An engineer should have something mathematical on his website, so here is some math trivia for you.

Repeating Decimals

Here is a curious math conundrum for you. What happens when you divide any whole number by 16.5?

Get out your calculator and try a few.

OK, now let me try some and see what happens:

20 / 16.5 = 1.21212121 . . .

39 / 16.5 = 2.36363636 . . .

51 / 16.5 = 3.09090909 . . .

94 / 16.5 = 5.69696969 . . .

Aha! Repeating decimals. Looks like any number divided by 16.5 yields a repeating decimal.

But why should that be? Take a minute to try to figure it out.

Tick, tock, tick, tock, tick tock, tick, tock . . .

OK. Lets divide 33 by 16.5. It equals 2. This is also 2.0000000 . . . , which is also a repeating decimal. But it is also a whole number.

So the secret is that dividing any number by 16.5 is the same as dividing by half of 33. Since 33 is 11 times 3, it's just a multiple of 3, and any whole number divided by 3 gives you a repeating decimal. So numbers divided by multiples of 3 also give you repeating decimals. Isn't that curious?

Mathematicians find these number patterns interesting. If you don't, you're probably not cut out to be a mathematician. But, of course, there's nothing wrong with that.

PRIME

We recently experienced a whole year called 2011. Did you know that 2011 is a PRIME NUMBER?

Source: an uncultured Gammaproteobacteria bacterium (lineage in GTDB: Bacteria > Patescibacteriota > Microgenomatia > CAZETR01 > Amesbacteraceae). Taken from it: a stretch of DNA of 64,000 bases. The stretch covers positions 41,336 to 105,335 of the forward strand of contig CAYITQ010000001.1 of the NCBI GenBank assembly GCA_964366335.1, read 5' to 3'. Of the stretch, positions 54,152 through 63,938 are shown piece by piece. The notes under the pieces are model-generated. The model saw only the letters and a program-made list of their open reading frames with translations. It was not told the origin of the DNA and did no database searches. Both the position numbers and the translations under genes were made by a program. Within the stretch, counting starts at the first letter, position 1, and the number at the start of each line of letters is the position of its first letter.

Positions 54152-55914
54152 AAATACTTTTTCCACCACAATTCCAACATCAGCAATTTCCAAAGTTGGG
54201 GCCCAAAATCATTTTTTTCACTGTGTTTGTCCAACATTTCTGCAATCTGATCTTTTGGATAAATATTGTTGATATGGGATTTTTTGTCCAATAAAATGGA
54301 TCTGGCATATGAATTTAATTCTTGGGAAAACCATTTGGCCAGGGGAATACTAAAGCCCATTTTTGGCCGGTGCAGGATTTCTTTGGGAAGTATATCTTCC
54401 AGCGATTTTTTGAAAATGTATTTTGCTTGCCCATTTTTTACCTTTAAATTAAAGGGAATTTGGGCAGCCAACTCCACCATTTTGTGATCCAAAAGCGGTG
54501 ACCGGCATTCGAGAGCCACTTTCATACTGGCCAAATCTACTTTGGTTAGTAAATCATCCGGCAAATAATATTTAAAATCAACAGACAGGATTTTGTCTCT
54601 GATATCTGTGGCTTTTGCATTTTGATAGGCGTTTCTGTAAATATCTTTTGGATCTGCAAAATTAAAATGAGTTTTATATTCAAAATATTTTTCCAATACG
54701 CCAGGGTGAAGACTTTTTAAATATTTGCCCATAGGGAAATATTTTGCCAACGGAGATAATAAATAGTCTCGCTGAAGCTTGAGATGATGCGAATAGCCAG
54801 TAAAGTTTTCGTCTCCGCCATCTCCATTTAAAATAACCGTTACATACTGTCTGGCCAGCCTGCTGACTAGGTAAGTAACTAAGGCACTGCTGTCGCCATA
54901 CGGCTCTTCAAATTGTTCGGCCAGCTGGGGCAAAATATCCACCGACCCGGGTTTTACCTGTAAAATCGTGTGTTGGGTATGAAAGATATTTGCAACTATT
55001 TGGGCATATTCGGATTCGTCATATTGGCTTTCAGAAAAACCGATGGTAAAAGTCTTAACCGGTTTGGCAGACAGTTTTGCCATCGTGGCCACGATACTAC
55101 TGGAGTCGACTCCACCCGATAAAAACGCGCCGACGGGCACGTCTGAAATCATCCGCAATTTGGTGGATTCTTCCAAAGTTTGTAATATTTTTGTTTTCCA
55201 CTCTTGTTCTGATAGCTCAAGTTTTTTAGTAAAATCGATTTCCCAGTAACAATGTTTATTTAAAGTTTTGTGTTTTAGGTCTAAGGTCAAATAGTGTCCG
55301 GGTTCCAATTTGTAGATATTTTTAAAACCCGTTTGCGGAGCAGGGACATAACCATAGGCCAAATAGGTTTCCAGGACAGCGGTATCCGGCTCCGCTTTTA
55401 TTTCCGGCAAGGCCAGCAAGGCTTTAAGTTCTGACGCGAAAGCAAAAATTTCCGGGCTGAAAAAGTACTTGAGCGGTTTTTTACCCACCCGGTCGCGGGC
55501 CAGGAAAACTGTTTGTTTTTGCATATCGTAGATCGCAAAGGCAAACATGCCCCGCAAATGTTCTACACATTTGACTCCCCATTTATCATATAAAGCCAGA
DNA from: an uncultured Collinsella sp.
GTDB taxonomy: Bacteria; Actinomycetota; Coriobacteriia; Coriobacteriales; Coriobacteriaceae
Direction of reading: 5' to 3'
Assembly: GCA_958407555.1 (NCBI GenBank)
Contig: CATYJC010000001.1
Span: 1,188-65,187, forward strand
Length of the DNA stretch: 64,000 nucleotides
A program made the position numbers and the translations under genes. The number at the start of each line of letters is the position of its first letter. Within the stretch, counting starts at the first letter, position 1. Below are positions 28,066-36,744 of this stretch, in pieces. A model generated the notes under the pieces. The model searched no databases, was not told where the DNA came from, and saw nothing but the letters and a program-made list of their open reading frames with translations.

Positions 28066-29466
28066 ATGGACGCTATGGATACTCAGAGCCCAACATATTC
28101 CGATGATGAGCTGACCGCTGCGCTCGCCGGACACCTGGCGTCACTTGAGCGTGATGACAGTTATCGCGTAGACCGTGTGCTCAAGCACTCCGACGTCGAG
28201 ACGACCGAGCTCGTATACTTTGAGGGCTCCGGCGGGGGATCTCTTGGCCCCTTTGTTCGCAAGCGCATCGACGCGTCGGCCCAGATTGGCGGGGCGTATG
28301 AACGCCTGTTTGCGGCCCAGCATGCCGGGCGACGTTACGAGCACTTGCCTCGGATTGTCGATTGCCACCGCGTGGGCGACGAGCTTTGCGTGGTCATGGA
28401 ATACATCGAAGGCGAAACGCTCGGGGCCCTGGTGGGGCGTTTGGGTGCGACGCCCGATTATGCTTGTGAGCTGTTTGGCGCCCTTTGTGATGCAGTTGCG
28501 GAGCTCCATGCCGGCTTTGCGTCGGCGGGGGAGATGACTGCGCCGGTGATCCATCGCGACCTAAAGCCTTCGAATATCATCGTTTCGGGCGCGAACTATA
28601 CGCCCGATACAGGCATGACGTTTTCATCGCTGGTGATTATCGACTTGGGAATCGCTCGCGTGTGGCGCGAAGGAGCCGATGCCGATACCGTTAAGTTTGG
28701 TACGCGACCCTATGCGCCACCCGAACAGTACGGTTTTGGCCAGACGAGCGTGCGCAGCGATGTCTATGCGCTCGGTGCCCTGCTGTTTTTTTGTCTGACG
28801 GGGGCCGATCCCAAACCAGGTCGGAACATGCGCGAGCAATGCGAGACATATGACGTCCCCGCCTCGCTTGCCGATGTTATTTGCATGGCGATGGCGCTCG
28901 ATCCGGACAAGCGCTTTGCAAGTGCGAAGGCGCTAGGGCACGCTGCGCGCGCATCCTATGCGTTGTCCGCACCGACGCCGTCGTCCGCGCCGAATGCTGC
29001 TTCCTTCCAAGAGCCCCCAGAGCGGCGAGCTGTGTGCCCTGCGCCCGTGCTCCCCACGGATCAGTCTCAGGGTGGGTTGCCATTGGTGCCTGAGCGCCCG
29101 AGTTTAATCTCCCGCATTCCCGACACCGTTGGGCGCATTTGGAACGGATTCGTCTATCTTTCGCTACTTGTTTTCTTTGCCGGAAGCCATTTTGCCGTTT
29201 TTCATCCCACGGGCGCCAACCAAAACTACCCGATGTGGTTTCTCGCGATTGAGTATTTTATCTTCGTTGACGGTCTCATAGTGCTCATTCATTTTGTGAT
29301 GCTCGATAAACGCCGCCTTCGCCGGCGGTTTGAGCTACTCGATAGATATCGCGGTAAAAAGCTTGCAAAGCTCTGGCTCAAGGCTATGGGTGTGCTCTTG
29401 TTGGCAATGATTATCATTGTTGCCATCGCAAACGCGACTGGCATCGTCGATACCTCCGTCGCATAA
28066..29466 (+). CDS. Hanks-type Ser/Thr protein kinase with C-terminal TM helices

What's a prime number? Any integer that is only divisible (without a remainder) by the number one and itself.

If you start counting at zero, the prime numbers are 1, 2, 3, 5, 7, 11, 13, 17, 19, 23, . . . .

Note that 2 is the only even prime number.

If the prime number is greater than 5, the only digits allowed in the ones column are 1, 3, 7, and 9.

Despite this limitation, there are an infinite number of prime numbers, which means that no matter how big a prime number you find, there will always be a larger one.

Was the year of your birth a prime number? Yes, if you were born in any of the following years:

1879, 1889, 1901, 1907, 1913, 1931,

1933, 1949, 1951, 1973, 1979, 1987,

1993, 1997, 1999, 2003, 2011, 2017.

This is a span of 138 years, which contains a mere 15 prime numbers, a little more than a tenth of the total.

The smallest interval between adjacent prime numbers in this particular list is 2, the largest is 22.

If you were born in 1879, you are 132 years old, which means that you died a few years ago. If you were born in 2017, you haven't been born yet, which means you are trying to fool me.

If you have some interesting fact about prime numbers, send me an email and I may decide to mention it here.

Later, John.

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Last Updated ( Tuesday, 17 January 2012 16:55 )